Make 80 the new 30

My reverence for youth and enthusiasm gets trumped only by my awe regarding age and guile.

Don’t mistake me for someone dissing the young and the restless. I respect enthusiasm and inspiration almost as much as experience and perspiration.

But here are a couple of painful truths: If I were in a hurry, I’d be young; it would be great to be 19 again, but only if I knew at that tender age what I know now.

The above sets up commentary on three old dudes—one of them a Northern Nevadan—plus thoughts on future prospects for our relatively young state and nation if we don’t heed such folks.

Please ponder first billionaire investor Warren Buffett, the man whose recent open letter thanked the Feds for making hay (or at least taking action) while the sun wasn’t shining. He praised late 2008 moves to salvage us from the credit crunch.

“On occasion, you are downright maddening,” he wrote in his New York Times open letter addressed to Uncle Sam. “But in this extraordinary emergency, you came through.”

Downright maddening is an understatement, from my perspective, and anyone reading this column during the recession and this pale recovery knows I’m no fan of the crew Buffett lauds. But let’s be clear: Buffett is right—action was needed in 2008.

He being left-leaning and me to his right, we don’t necessarily agree on the details. I’ll echo his thank you because the imperatives called for action, yet I remain angry with the bait-and-switch bailout that I knew at the time bankrolled bad banks.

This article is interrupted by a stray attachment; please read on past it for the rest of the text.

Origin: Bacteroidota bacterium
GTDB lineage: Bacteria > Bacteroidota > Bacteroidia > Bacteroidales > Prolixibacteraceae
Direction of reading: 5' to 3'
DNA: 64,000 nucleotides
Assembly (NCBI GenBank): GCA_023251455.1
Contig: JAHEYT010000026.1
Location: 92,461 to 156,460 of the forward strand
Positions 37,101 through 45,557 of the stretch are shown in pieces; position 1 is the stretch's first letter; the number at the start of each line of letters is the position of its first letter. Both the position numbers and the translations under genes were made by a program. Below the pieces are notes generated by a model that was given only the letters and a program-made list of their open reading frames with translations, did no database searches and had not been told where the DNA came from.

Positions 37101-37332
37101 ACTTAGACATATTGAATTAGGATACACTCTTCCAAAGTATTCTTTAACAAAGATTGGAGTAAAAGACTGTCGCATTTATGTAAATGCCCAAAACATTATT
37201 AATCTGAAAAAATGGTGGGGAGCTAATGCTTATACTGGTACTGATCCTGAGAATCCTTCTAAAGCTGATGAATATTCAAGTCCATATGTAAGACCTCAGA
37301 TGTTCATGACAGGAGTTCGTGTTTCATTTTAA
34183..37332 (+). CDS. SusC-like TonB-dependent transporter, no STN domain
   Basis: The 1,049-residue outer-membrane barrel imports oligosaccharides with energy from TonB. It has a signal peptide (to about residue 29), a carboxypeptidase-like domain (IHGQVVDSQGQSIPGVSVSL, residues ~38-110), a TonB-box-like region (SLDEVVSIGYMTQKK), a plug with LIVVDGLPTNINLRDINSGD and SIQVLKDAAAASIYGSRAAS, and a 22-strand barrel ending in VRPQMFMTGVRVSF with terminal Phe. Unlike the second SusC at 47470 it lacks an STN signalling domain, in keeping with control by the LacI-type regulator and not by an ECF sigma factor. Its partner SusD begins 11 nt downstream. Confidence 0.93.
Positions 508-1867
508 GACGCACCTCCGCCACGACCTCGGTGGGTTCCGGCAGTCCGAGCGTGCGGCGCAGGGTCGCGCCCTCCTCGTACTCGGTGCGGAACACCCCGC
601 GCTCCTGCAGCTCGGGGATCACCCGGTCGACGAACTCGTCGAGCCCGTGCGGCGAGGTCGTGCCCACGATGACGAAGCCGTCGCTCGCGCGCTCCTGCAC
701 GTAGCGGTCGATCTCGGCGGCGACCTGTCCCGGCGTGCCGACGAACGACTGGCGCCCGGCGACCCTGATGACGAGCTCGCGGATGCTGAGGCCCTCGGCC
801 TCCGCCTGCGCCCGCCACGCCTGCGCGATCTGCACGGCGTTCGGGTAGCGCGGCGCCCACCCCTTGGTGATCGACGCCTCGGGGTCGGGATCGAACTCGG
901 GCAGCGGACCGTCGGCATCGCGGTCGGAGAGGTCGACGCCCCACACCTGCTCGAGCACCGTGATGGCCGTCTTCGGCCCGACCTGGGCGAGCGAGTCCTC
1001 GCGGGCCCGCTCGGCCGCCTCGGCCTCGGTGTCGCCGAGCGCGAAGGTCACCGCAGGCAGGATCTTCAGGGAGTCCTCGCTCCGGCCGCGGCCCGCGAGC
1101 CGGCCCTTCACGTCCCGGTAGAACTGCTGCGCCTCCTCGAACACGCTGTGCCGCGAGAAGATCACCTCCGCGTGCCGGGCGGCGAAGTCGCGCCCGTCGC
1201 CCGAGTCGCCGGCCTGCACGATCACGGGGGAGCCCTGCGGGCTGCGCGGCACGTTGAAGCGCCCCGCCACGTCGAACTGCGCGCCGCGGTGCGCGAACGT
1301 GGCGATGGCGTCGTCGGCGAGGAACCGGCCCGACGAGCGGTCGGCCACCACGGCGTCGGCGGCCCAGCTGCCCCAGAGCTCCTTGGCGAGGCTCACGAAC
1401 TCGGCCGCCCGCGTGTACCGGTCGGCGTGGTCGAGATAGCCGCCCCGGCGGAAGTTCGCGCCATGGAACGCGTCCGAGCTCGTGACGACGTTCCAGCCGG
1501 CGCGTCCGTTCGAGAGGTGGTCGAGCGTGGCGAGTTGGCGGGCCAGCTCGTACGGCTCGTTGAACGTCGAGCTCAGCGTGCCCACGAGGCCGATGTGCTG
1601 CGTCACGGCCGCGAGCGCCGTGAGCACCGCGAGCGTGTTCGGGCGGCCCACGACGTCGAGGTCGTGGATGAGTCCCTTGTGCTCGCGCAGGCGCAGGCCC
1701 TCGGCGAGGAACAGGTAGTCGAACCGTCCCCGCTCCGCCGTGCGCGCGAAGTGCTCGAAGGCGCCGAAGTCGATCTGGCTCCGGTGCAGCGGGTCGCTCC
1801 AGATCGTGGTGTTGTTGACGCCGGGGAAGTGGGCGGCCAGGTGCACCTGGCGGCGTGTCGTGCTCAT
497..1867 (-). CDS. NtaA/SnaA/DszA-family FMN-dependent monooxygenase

Then there is George Shultz, even older than the octogenarian billionaire Buffett, who is touting clean energy and a book he wrote. The book by the economist affiliated with Stanford University covers diplomacy and negotiations (two sides seeking compromise); the energy pitch sounds similar themes.

“I think we have to get back to the old way of doing things,” said the former cabinet-level adviser to GOP presidents. By that, he told a mid-month UC Davis audience, he meant Republicans and Democrats must set aside partisanship to negotiate on clean energy issues. It’s another imperative.

Speaking at the California Governor’s Global Climate Summit 3, Shultz asked, “How many times do you have to get hit on the head with a two-by-four before you realize it’s time to take action?”

Don’t you love it when a rhetorical question says it all?

Next, let’s consider the third dude—the one right in our back yard. He is state Sen. William Raggio of Reno, ousted earlier this month as the Senate minority leader by his altered GOP caucus in the legislature’s upper chamber.

Raggio’s ouster ostensibly came because he endorsed Harry Reid, the U.S. Senator who then got re-elected and retains majority leadership in the upper house of Congress. Reid defeated Sharron Angle, the GOP nominee and his tea party-backed challenger.

By some accounts, Raggio in his mid-80s is a vain man. But he is one of the rare such men whose vanity is rooted in sanity due to ability. He got things done. His negotiating skills are/were needed on budgeting and redrawing political maps next year.

Octogenarians are our fastest-growing age cohort. There is much to learn from this group. China venerates and listens to the aging populace there. Nevada and the United States need to heed such wisdom.

Make age and guile the new style.